School of Medicine Publications and Presentations

Hyperinsulinemia and elevated systolic blood pressure independently predict white matter hyperintensities with associated cognitive decrement in the middle-aged offspring of dementia patients

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Cerebrovascular disease is an independent risk factor for dementia that may also be synergistic with Alzheimer's disease. In recent years attention has switched from cerebral infarcts to microvascular disease as the primary cause of cerebrovascular cognitive decline, with damage to the white matter the primary mechanism. Uncertainties remain regarding the risks posed by different types vascular threat, the extent to which cerebrovascular damage occurs in middle age, and whether relatively "normal" amounts of white matter damage are accompanied by meaningful degrees of cognitive decline. We explored these issues via laboratory, cardiovascular, cognitive, and magnetic resonance imaging (MRI) data in 67 middle-aged cognitively normal offspring of dementia patients. The sample was enriched for vascular risk. Plasma insulin, 24-h systolic blood pressure, body mass index, age, and % small dense LDL cholesterol were the strongest correlates of MRI white matter hyperintensity (WMH) volume. With shared variance controlled for, 24 h systolic BP, plasma insulin, and age remained as significant predictors of WMH volume. An interaction variable (24 h BP * insulin) did not improve the prediction of WMH. WMH volume correlated negatively with cognition. No evidence for an ApoE ε4 effect emerged for either WMH or cognition. Hypertension and hyperinsulinemia appear to pose independent, consequential threats to the cerebral small vessel vasculature in middle age, reflected in the presence of areas of WMH on MRI scans. Our data show that even modest WMH volumes in middle age are associated with cognitive decrement, underscoring the importance of aggressive treatment and lifestyle modifications to address vascular risk throughout adulthood.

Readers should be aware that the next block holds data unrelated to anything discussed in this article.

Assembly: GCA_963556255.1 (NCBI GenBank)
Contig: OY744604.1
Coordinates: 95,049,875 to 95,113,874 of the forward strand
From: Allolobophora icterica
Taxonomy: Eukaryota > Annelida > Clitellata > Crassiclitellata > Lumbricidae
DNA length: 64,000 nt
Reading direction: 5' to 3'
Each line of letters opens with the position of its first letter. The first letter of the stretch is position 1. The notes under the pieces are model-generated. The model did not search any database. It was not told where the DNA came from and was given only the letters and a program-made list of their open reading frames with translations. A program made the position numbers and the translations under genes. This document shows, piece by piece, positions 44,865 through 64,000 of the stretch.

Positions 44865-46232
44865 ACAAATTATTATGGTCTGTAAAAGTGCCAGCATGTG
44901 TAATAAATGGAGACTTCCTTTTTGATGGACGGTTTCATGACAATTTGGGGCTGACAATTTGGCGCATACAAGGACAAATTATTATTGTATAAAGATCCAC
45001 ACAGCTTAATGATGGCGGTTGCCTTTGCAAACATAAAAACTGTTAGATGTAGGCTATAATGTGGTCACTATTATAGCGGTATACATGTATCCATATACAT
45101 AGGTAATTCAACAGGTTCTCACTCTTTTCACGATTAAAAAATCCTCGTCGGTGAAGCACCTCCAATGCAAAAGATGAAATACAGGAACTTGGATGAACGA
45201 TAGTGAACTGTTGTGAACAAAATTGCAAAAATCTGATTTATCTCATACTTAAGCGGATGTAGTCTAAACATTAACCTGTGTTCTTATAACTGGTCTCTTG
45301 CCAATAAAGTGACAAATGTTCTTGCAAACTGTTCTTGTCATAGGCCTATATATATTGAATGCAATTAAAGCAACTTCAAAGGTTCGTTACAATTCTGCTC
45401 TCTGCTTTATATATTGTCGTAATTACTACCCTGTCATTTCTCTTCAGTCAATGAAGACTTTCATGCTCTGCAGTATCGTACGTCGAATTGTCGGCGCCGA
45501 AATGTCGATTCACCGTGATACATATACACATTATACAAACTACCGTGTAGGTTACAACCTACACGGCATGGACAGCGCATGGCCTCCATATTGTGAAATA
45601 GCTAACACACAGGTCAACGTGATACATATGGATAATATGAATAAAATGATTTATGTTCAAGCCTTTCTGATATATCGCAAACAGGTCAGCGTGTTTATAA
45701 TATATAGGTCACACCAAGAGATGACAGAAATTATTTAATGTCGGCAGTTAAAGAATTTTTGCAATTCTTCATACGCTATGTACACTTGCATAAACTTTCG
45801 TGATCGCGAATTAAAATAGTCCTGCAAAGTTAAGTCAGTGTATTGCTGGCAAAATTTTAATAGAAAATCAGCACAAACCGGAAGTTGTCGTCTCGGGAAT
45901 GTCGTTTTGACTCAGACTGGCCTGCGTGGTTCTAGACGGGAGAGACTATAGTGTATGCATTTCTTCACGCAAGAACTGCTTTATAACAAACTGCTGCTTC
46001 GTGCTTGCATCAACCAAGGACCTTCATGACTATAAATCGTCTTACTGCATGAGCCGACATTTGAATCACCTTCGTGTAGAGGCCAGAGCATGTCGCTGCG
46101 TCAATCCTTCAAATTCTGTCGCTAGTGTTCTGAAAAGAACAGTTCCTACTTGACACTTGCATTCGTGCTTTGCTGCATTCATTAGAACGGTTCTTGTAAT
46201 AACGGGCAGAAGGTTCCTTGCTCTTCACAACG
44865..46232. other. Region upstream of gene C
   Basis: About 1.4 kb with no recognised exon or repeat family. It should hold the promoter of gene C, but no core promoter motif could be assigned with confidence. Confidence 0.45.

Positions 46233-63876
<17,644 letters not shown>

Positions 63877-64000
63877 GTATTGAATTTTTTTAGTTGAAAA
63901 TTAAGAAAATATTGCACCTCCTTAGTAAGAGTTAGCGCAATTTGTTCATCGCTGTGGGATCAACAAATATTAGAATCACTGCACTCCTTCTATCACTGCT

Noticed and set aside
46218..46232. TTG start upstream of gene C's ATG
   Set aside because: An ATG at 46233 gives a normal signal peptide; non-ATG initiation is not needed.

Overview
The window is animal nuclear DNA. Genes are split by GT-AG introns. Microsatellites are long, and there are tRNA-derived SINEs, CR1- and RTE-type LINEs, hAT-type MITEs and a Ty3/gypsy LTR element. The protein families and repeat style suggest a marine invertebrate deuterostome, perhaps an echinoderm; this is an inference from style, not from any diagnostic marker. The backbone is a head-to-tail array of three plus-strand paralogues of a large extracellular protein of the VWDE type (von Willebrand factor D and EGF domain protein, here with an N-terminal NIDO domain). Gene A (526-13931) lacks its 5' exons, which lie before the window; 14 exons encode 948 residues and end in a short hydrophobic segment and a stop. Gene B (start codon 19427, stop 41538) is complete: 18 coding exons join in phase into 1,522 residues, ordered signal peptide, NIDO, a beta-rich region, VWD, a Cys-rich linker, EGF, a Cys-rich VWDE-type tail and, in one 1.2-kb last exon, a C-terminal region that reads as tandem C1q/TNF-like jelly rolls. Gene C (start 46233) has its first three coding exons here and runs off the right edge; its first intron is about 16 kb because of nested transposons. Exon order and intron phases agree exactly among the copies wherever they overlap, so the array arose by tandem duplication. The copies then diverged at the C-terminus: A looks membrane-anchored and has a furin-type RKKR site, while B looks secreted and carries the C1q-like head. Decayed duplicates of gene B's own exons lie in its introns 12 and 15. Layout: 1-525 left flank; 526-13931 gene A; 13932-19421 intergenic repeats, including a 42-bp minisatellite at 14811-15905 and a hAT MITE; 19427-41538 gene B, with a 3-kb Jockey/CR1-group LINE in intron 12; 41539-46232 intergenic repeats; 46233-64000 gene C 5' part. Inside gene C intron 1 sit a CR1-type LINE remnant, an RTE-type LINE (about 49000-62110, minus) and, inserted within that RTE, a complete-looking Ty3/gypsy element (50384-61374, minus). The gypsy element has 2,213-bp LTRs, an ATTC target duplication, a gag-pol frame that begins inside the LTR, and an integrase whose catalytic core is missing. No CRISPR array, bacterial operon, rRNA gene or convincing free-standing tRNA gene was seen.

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Metabolic brain disease



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Office of Human Genetics